IBM Research Yields New Way to Recycle PC E-Waste

Chemical reaction produces a new and better plastic from old CDs, LED screens, smartphones, etc.

The Digital Age has produced an extensive e-waste problem, and IBM believes it has discovered a new process to help deal with it. Researchers from IBM’s Almaden research lab in San Jose, Calif., have discovered a one-step chemical process that recycles polycarbonate into plastics safe for water purification, fiber optics, and medical equipment. IBM Researchers added a fluoride reactant, a base (similar to baking powder), and heat to old CDs to produce a new plastic with temperature and chemical resistance reportedly superior to the original PC. (See the original report here.)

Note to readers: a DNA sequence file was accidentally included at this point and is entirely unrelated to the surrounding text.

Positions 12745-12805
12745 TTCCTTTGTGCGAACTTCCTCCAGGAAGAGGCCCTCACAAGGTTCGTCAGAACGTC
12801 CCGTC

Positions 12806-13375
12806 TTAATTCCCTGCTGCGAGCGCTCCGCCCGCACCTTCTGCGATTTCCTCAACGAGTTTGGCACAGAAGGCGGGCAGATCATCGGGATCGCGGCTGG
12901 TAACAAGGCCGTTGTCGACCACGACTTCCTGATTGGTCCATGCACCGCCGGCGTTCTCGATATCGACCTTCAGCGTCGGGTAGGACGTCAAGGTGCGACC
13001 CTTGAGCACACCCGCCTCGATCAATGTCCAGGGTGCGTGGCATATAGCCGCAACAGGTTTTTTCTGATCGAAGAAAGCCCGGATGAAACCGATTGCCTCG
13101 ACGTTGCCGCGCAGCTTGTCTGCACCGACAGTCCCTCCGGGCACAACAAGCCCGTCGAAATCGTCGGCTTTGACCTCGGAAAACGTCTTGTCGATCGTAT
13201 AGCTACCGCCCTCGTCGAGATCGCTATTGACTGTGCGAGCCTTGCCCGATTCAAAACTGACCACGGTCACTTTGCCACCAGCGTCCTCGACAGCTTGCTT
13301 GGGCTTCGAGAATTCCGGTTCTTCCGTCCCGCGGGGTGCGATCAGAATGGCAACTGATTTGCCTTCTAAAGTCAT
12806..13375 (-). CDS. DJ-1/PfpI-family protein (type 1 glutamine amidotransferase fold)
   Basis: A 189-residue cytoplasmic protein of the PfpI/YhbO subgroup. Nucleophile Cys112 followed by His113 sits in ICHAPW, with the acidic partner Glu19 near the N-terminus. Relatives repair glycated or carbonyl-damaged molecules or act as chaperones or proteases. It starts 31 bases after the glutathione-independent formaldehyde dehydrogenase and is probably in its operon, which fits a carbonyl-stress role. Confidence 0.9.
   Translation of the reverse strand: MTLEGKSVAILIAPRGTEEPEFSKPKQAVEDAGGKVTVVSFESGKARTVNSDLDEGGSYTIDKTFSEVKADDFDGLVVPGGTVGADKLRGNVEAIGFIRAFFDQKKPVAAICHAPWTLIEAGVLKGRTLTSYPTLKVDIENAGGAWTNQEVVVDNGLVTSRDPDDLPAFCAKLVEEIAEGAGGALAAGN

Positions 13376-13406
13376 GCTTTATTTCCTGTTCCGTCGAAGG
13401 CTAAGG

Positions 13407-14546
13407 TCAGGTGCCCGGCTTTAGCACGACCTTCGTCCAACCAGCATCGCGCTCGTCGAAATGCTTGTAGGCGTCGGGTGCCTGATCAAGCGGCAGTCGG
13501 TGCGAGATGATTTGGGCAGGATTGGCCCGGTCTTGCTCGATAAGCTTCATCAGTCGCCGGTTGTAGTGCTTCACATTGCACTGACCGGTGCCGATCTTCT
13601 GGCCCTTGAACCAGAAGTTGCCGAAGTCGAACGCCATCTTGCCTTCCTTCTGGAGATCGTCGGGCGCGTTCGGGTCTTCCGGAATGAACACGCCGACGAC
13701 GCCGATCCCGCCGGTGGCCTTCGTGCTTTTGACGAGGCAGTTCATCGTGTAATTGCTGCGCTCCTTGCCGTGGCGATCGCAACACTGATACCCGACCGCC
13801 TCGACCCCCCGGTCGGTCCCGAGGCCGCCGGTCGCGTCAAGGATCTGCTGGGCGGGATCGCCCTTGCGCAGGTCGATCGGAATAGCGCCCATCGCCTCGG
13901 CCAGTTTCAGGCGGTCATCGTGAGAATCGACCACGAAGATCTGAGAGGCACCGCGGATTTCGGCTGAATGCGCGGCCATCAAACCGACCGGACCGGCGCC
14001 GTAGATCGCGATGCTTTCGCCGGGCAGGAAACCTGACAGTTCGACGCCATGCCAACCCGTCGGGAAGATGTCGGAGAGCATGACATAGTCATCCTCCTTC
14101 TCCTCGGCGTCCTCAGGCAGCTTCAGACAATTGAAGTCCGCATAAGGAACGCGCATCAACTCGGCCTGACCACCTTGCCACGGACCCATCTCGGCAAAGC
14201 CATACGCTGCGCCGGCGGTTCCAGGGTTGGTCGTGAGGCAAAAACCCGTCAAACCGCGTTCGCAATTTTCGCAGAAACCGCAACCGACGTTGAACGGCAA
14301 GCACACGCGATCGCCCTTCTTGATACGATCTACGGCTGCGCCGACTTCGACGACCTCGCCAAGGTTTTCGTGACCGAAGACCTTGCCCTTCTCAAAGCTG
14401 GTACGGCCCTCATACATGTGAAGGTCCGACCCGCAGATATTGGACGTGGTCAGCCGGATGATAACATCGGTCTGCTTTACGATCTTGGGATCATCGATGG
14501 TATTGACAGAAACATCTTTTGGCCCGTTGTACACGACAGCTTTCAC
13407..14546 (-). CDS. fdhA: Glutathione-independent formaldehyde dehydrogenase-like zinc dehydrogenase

“Polycarbonates are common plastics in our society, especially in consumer electronics in the form of LED screens, smartphones and Blu-rays, as well as everyday eyeglass lenses, kitchen utensils, and household storage gear,” notes Gavin Jones, research staff member at IBM Research-Almaden (photo). “We now have a new way of recycling to improve how this prominent substance impacts the world’s health and environment.”

“While preventing these plastics from entering landfills, we simultaneously recycle the substance into a new type of plastic—safe and strong enough for purifying our water and producing medical equipment,” notes Jeanette Garcia, another staff member at IBM Research-Almaden (photo).

Related Content

First Thermoplastic Composite Gearbox Housing: 30% Lighter Than Aluminum

ARRK’s lightweight injection molded construction is made with layer-optimized organic sheeting.